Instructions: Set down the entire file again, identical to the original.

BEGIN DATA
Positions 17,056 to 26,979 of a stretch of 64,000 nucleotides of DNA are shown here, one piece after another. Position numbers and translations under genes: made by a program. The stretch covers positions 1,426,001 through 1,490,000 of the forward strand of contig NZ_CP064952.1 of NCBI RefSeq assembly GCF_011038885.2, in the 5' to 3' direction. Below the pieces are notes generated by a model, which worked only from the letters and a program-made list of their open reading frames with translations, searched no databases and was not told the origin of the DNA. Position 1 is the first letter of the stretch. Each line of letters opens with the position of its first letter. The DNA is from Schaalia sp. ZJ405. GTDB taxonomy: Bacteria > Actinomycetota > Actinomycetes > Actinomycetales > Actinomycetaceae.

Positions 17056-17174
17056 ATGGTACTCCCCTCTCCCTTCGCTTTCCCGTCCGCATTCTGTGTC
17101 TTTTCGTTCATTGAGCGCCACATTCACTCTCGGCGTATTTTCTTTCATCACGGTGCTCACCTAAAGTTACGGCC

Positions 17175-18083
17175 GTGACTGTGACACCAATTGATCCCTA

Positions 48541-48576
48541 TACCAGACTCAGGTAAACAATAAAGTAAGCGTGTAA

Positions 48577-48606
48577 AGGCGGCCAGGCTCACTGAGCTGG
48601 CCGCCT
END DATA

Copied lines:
Positions 17,056 to 26,979 of a stretch of 64,000 nucleotides of DNA are shown here, one piece after another. Position numbers and translations under genes: made by a program. The stretch covers positions 1,426,001 through 1,490,000 of the forward strand of contig NZ_CP064952.1 of NCBI RefSeq assembly GCF_011038885.2, in the 5' to 3' direction. Below the pieces are notes generated by a model, which worked only from the letters and a program-made list of their open reading frames with translations, searched no databases and was not told the origin of the DNA. Position 1 is the first letter of the stretch. Each line of letters opens with the position of its first letter. The DNA is from Schaalia sp. ZJ405. GTDB taxonomy: Bacteria > Actinomycetota > Actinomycetes > Actinomycetales > Actinomycetaceae.

Positions 17056-17174
17056 ATGGTACTCCCCTCTCCCTTCGCTTTCCCGTCCGCATTCTGTGTC
17101 TTTTCGTTCATTGAGCGCCACATTCACTCTCGGCGTATTTTCTTTCATCACGGTGCTCACCTAAAGTTACGGCC

Positions 17175-18083
17175 GTGACTGTGACACCAATTGATCCCTA

Positions 48541-48576
48541 TACCAGACTCAGGTAAACAATAAAGTAAGCGTGTAA

Positions 48577-48606
48577 AGGCGGCCAGGCTCACTGAGCTGG
48601 CCGCCT